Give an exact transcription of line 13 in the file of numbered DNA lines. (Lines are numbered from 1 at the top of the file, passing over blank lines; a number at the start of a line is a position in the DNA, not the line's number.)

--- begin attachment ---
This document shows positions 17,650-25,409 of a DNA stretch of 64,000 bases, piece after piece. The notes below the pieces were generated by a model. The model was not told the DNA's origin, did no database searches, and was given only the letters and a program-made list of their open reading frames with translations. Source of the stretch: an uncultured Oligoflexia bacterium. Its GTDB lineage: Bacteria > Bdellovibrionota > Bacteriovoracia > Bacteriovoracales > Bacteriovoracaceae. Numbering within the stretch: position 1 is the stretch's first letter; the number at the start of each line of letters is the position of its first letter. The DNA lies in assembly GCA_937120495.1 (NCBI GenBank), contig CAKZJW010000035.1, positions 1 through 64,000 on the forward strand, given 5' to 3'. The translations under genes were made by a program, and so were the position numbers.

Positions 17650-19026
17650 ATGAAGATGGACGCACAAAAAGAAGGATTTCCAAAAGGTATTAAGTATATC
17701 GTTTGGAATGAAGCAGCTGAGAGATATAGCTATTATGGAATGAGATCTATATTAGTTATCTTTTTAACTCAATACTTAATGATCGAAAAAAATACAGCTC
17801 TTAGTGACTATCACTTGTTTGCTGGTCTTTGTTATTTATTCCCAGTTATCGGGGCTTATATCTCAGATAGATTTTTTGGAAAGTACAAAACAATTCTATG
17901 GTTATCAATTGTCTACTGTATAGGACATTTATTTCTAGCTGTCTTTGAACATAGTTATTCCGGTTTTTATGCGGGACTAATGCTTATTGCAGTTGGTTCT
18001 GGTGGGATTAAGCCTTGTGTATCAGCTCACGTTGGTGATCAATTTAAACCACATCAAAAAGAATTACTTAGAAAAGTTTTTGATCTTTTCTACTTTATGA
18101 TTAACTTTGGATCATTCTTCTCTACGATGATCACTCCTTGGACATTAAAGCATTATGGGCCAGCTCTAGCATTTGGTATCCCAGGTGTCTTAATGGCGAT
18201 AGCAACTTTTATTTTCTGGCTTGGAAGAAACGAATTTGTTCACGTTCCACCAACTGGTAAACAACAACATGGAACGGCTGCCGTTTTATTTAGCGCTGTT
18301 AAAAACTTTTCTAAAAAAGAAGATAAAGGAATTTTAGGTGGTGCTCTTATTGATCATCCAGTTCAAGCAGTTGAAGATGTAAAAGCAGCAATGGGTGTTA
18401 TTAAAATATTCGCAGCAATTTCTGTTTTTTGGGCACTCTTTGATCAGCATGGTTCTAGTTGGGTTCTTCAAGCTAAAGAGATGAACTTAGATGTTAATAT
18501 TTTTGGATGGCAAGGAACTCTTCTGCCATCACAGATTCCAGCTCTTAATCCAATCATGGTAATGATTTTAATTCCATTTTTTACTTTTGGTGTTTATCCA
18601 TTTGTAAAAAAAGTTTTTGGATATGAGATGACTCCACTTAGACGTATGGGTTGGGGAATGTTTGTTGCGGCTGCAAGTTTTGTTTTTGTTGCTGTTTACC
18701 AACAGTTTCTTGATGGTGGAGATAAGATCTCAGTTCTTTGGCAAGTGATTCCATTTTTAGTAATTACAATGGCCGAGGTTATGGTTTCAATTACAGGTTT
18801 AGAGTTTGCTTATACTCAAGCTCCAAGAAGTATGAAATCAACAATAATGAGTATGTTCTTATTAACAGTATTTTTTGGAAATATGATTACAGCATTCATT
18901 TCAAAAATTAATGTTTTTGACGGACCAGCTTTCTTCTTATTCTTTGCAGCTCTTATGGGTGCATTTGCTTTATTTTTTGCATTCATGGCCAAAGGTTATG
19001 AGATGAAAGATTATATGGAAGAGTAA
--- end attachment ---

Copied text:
18601 TTTGTAAAAAAAGTTTTTGGATATGAGATGACTCCACTTAGACGTATGGGTTGGGGAATGTTTGTTGCGGCTGCAAGTTTTGTTTTTGTTGCTGTTTACC